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Red Eye Jim

Ruger transfer bar question

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I first will admit that I stopped reading the EoT threads well before either one made it to the third page, because well, I can only take so much.  However, in Longhunter's thread an argument about the Ruger transfer bar came up and some of you all kept arguing about it so I've got to ask:

 

What is the actual point of removing the transfer bar?  What advantage does this actually give you?  The gun works perfectly fine as designed.  So much so that I prefer them.

 

I admit that I may at some point have action jobs and Bisley hammers installed, and maybe even the reverse pall done, but why remove transfer bar?

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Posted (edited)

To remove the possibility (a rather strong one, actually, from the history of Ruger Vaquero models) that the transfer bar tip breaks off with wear and then you can't finish shooting whatever rounds are in the gun.

 

The transfer bar also adds a slight bit of pull weight to to the trigger hammer pull, and can cause a rougher feel to the trigger hammer pull, unless care has been taken to smooth out all bumps in the bar's raceway.

 

And, very occasionally, the tip of the transfer bar can catch on the frame, blocking the trigger from completing a shot. hammer from going fully cocked.

 

Good luck, GJ

Edited by Garrison Joe, SASS #60708

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20160816_121501_zps1jgno8d4.jpg.2ff318a3c4caa61215e77fc7aadf7d87.jpg

 

I shot this pair in a few matches then moved them along. Sawmill Mary shot them one stage and got out her Cattleman. One locked up on her.

 

Among other problems, at least one gun would lock up when trying to cock.  Turned out the transfer bar wasn't always getting pushed back by the plunger in the base pin.  The base pin would move forward just a bit and not let the plunger do its job.  A known problem and easy fix - install a stronger base pin latch.  Just more parts to have potential problems.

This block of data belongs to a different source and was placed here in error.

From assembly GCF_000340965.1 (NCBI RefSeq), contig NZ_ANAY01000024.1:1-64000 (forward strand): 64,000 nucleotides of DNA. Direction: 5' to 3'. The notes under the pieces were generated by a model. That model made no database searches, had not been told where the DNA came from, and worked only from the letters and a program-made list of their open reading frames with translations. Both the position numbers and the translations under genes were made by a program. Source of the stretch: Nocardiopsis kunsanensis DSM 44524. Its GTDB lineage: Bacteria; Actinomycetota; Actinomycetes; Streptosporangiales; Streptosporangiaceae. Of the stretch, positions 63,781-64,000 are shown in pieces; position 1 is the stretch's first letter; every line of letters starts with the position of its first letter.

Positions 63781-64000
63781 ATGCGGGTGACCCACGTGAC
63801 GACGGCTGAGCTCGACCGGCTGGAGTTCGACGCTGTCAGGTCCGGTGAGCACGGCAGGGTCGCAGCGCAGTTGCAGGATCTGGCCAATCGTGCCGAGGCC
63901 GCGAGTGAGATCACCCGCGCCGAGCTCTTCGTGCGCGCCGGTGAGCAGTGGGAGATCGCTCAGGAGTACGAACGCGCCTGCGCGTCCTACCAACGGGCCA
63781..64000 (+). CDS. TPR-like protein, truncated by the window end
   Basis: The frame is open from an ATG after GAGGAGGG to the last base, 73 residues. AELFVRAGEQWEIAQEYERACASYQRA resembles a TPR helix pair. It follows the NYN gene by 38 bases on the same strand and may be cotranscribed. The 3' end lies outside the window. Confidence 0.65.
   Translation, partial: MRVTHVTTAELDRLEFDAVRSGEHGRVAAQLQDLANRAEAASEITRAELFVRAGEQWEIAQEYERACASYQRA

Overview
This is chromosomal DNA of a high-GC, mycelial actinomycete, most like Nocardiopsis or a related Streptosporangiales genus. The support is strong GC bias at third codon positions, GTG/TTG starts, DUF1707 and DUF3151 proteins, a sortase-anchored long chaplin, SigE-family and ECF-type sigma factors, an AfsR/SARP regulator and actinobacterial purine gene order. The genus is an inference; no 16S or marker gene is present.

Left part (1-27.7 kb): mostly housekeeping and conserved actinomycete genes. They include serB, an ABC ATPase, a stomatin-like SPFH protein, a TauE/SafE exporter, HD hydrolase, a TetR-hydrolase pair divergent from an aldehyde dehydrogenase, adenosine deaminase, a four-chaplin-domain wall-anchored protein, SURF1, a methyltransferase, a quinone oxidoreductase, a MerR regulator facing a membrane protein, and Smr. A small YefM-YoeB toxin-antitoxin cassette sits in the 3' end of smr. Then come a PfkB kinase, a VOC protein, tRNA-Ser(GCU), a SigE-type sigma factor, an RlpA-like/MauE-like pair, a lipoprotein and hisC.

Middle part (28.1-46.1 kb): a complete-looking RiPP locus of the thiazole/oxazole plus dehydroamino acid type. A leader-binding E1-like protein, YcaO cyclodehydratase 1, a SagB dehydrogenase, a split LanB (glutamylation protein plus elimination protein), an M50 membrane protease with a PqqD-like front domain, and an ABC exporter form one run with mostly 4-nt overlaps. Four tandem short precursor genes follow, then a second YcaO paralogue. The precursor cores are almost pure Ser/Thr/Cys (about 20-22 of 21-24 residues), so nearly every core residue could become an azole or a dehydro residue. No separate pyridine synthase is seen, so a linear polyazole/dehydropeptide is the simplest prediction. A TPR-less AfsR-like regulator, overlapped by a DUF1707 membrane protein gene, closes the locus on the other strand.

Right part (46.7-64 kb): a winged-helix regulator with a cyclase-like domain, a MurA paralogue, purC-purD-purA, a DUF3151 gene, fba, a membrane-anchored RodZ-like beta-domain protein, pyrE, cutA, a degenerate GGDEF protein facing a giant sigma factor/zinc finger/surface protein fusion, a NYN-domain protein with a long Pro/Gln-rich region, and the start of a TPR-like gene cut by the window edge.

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Once the transfer bar wears in, there is no difference in my experience.  I had one that was rough enough I could feel a catch.  I took it out, filed and polished out the rough area, and that was the end of the problem.

 

I have had two transfer bars break, both not at a match.  This was about 6 years ago with probably around 10,000 cycles, mostly in dry fire.  I believe Ruger had some issues with the transfer bars at that time.  They didn't break where I polished out the rough spot.  They sent replacements immediately.

 

I had a set of .357 Vaqueros that I've used for 5 years that had the transfer bars removed and were only used for live practice and matches.  I also had Blackhawks that have transfer bars which I did most of my dry fire practice for the same time period.  I've never had a problem with either.   

 

I've just switched to .32 H&R.  The guns have transfer bars.  I'm leaving them in as they shoot just fine.  I may replace the Transfer bars every Christmas on the match guns.

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Posted (edited)

My wife had one break very shortly after she received it. It may have been a bad cast. Ruger immediately sent a replacement and she has not had an issue since.

 

Someone will also chime in on how, by removing the transfer bar, less energy is required to make the firing pin actually hit the primer as you are not having to transfer the energy.  Kind of like folks putting in one piece firing pins in the rifle.

 

 

Edited by Branchwater Jack SASS #88854